Skip to main content
Center for Action and Contemplation
The Sermon on the Mount
The Sermon on the Mount

Preaching to the Disinherited

Friday, July 23, 2021

The Sermon on the Mount

Preaching to the Disinherited
Friday, July 23, 2021

Jesus’ primary audience for the Sermon on the Mount would have been the “disinherited,” to use the term from the African American author and mystic Howard Thurman (1899–1981). So much of Jesus’ teaching was meant to allay the fear and despair of his own marginalized and oppressed Jewish audience; it is no wonder it has also served as a powerful statement of solidarity with all those who suffer. Thurman writes:

The disinherited experience the disintegrating effect of contempt. . . . There are few things more devastating than to have it burned into you that you do not count and that no provisions are made for the literal protection of your person. The threat of violence is ever present, and there is no way to determine precisely when it may come crushing down upon you. In modern power politics this is called a war of nerves. The underprivileged in any society are the victims of a perpetual war of nerves. The logic of the state of affairs is physical violence, but it need not fulfill itself in order to work its perfect havoc in the souls of the poor. . . .

In the great expression of affirmation and faith found in the Sermon on the Mount there appears in clearest outline the basis of [Jesus’] positive answer to the awful fact of fear and its twin sons of thunder—anxiety and despair. . . .

[Thurman then quotes Matthew 6:25–34, and continues:]

The core of the analysis of Jesus is that the human is a child of God, the God of life that sustains all of nature and guarantees all the intricacies of the life-process itself. Jesus suggests that it is quite unreasonable to assume that God, whose creative activity is expressed even in such details as the hairs of a person’s head, would exclude from God’s concern the life, the vital spirit, of the person’s own self. This idea—that God is mindful of the individual—is of tremendous import in dealing with fear as a disease. In this world the socially disadvantaged individual is constantly given a negative answer to the most important personal questions upon which mental health depends: “Who am I? What am I?”

The first question has to do with a basic self-estimate, a profound sense of belonging, of counting. If people feel that they do not belong in the way in which it is perfectly normal for other people to belong, then they develop a deep sense of insecurity. When this happens to a person, it provides the basic material for what the psychologist calls an inferiority complex. . . . The awareness of being a child of God tends to stabilize the ego and results in a new courage, fearlessness, and power. I have seen it happen again and again.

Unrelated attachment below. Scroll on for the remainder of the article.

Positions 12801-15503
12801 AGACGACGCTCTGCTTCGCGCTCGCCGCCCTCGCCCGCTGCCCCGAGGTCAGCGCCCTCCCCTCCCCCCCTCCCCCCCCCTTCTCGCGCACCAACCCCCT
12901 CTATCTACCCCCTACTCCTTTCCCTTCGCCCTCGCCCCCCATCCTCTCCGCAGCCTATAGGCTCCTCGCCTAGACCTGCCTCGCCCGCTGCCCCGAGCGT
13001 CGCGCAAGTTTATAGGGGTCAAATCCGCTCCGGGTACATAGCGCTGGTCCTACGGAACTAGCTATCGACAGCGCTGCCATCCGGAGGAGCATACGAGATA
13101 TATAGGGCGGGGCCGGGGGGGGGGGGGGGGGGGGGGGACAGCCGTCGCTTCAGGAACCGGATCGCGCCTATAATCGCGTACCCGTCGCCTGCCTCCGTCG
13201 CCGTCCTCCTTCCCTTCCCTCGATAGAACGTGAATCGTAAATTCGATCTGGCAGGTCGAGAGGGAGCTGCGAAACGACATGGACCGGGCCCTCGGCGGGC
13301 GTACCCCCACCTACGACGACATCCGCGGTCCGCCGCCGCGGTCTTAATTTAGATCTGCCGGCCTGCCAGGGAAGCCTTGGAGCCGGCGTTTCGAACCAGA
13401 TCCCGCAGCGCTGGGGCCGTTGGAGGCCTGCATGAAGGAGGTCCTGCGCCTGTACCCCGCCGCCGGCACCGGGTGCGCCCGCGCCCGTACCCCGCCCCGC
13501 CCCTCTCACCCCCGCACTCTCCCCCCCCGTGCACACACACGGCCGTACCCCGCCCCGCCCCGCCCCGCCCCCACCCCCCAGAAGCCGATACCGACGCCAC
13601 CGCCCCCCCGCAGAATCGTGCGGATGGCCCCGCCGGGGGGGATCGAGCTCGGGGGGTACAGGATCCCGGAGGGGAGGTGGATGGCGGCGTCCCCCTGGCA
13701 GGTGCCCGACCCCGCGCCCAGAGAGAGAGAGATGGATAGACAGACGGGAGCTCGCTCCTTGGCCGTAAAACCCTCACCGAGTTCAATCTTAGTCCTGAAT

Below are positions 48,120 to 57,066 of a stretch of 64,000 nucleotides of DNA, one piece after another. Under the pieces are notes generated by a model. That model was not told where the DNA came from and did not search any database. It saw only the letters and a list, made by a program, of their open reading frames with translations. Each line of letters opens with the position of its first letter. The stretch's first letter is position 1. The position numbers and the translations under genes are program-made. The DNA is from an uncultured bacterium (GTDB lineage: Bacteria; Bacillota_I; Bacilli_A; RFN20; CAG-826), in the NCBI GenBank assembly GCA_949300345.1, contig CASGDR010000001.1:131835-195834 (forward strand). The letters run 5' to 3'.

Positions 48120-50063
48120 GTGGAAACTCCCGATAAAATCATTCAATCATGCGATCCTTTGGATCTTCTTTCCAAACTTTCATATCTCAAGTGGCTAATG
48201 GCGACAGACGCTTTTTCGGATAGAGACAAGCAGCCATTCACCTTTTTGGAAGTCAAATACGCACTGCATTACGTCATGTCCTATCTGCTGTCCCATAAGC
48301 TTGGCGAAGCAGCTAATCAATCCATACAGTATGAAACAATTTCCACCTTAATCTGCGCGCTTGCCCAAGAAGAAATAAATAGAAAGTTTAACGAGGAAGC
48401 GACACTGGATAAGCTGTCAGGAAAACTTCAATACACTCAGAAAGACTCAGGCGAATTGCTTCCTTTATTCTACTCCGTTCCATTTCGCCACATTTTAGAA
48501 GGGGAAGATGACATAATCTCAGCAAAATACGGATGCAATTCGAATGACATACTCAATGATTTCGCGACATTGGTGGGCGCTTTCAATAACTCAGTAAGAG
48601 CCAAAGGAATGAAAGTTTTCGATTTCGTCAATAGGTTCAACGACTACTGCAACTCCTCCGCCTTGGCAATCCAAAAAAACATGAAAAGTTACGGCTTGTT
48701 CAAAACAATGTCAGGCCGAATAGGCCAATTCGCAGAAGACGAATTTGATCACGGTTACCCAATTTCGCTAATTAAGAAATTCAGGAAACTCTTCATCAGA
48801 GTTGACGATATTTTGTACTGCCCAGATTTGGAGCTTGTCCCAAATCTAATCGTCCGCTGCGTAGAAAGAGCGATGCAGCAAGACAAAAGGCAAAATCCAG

Richard here: Knowing our true identity as sons and daughters of God can save us thousands of dollars in psychotherapy. Knowing that everyone else is a child of God—and treating them as such—can save the world!

Howard Thurman, Jesus and the Disinherited (Friends United Press: 1981), 39–40, 48, 49–50. Note: Minor edits made to incorporate gender-inclusive language.

Story from Our Community:
Thank you for these meditations. I came across the agricultural term “re-wilding”—to give back areas of low-grade land to nature to rest, restore, and regain. I love that term! I wonder if we, as a community, are being asked by God to “re-wild”—to go back to our origins of the Sermon on the Mount and Jesus. —Helen R.

Image credit: Oliver, Street Piano (detail), 2010, photograph, Flickr, CC BY-ND 2.0
Image inspiration: A public piano is for everyone. The sound of the notes is a gift, made by ordinary people, rippling outward toward passersby. The beauty of shared music is present, whether or not the people who hear it respond.
Navigate by Date

This year’s theme

A candle being lit

Radical Resilience

We live in a world on fire. This year the Daily Meditations will explore contemplation as a way to build Radical Resilience so we can stand in solidarity with the world without burning up or burning out. The path ahead may be challenging, but we can walk it together.

The archives

Explore the Daily Meditations

Explore past meditations and annual themes by browsing the Daily Meditations archive. Explore by topic or use the search bar to find wisdom from specific teachers.

Join our email community

Sign-up to receive the Daily Meditations, featuring reflections on the wisdom and practices of the Christian contemplative tradition.

Hidden Fields

Find out about upcoming courses, registration dates, and new online courses.
Our theme this year is Radical Resilience. How do we tend our inner flame so we can stand in solidarity with the world without burning up or out? Meditations are emailed every day of the week, including the Weekly Summary on Saturday. Each week builds on previous topics, but you can join at any time.
In a world of fault lines and fractures, how do we expand our sense of self to include love, healing, and forgiveness—not just for ourselves or those like us, but for all? This monthly email features wisdom and stories from the emerging Christian contemplative movement. Join spiritual seekers from around the world and discover your place in the Great Story Line connecting us all in the One Great Life. Conspirare. Breathe with us.